A privately-run Doncaster prison has been criticised for refusing to send a liasion officer to inform the family of an inmate, who committed suicide at another prison, of his death.
Carl Jacques was found hanged at his cell in HMP Liverpool on May 10 last year.
Under national guidelines, the closest prison complex to the family of an inmate, is obliged to inform the family of their death if 'reasonably asked' to do so.
In the case of Jacques, the closest complex to his family who live in Doncaster was Serco-run HMP Doncaster; but a damning report from the Prisons and Probation Ombudsman released this month revealed how the duty manager at HMP Doncaster refused the request to send a family liason officer to inform the 34-year-old's mother of his death.
According to the report written by Prison Ombudsman, Nigel Newcomen CBE, this was refused by the duty manager because he did not believe this was something that would 'normally be done by a privately operated prison'.
Mr Newcomen said: "We are concerned that HMP Doncaster refused to provide a member of staff to inform Mr Jacques’ mother of his death.
"The duty manager at HMP Doncaster refused Liverpool’s request to ask a family liaison officer to inform Mr Jacques’ mother of his death. He told us that, as a privately operated prison, Doncaster would not normally do this.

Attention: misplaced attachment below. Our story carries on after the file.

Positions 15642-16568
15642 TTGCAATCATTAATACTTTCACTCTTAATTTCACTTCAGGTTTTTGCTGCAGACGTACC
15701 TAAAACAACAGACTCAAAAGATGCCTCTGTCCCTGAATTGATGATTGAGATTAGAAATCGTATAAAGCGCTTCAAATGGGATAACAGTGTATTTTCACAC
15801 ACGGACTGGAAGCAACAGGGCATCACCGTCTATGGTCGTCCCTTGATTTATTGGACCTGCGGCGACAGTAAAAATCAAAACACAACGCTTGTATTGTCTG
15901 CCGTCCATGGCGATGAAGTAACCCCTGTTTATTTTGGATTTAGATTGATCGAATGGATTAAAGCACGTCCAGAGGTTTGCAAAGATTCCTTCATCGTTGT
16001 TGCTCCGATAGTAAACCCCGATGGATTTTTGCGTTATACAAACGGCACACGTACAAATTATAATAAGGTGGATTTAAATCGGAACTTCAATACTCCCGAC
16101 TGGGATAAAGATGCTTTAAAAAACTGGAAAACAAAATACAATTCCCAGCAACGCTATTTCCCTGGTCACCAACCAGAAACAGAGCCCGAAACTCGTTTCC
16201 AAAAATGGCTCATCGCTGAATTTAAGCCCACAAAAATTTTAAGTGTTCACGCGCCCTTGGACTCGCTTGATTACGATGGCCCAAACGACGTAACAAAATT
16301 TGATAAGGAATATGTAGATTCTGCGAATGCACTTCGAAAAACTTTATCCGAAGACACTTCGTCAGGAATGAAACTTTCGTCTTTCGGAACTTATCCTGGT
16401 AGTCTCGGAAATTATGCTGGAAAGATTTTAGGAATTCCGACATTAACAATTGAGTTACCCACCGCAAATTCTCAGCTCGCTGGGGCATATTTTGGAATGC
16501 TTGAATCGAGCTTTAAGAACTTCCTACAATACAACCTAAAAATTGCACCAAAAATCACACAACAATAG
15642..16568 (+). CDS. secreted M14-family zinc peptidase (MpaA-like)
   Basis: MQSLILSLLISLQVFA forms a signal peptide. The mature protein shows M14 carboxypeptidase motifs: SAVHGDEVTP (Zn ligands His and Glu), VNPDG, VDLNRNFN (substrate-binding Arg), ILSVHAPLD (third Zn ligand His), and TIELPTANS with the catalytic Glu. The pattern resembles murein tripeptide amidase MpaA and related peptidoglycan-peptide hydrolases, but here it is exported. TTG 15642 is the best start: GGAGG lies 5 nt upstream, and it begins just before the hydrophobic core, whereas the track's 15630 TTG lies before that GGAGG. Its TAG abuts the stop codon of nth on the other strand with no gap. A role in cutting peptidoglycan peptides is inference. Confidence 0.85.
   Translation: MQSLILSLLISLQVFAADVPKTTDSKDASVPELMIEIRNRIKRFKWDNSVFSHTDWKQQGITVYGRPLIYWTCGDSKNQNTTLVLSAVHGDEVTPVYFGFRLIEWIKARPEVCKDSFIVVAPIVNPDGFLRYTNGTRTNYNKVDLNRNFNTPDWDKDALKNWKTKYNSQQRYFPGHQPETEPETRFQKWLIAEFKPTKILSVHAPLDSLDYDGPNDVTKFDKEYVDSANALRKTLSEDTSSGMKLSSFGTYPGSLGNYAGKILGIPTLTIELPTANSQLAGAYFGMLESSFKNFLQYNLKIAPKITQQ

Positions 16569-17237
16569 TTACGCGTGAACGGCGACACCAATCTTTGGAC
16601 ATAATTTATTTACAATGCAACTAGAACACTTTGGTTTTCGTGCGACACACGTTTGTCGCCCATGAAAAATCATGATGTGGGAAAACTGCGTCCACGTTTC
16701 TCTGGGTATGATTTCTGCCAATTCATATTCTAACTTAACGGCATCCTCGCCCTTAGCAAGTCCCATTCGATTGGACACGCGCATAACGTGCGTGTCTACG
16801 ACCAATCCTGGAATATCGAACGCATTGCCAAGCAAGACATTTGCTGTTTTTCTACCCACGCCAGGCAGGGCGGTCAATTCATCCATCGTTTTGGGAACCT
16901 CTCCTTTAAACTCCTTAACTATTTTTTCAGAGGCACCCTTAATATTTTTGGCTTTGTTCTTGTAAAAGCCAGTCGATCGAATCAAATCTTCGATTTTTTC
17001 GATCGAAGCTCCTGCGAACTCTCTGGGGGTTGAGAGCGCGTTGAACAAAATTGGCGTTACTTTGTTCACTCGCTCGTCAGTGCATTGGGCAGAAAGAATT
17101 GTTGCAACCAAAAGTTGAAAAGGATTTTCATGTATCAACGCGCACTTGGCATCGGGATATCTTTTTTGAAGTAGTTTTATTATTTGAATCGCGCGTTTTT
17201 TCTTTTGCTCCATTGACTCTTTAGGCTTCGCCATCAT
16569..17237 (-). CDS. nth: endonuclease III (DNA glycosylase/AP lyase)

"He said that their family liaison officer would not know any details of the death and would not therefore be able to answer any questions put to them. The PSI makes no distinction between public and privately operated prisons and the instruction applies to both sectors.
"We do not consider that there is any reason why a privately operated prison should not assist a public prison to break the news of a death when this is necessary."
A Serco spokesperson said: “We fully accept the finding of the Prisons and Probation Ombudsman in relation to HMP Doncaster and have taken internal action to ensure that we comply with similar requests in the future.”
Jacques received an indeterminate sentence for robbery in 2008, and was recalled to HMP Liverpool in November 2014 after being found smoking cannabis while living in a residence for former prisoners undergoing drug and alcohol rehabilitation and detoxification programmes.
Mr Newcomen's report explains how during assessments at the prison Jacques was not deemed to be a suicide risk, despite admitting to being 'frustrated' and telling his offender supervisor that he was 'struggling to cope with his sentence, recall to prison and issues around his drug use'.
This led to him being referred to the prison's mental health outreach team, who he told 'he had experienced some suicidal thoughts a few months earlier, but these had gone'.
Jacques admitted to smoking both cannabis and spice, which is a a synthetic cannabis or new psychoactive substance that can be considerably stronger than cannabis.
However, Mr Newcomen concluded that he was satisfied that it would have been 'difficult for staff at Liverpool to have foreseen and prevented his death'.
He said: "Mr Jacques received some good support from specialist staff, but this was not backed up by a personal officer or other officers on his wing. The officer who unlocked Mr Jacques’ cell on the morning of his death should have checked his welfare at the time."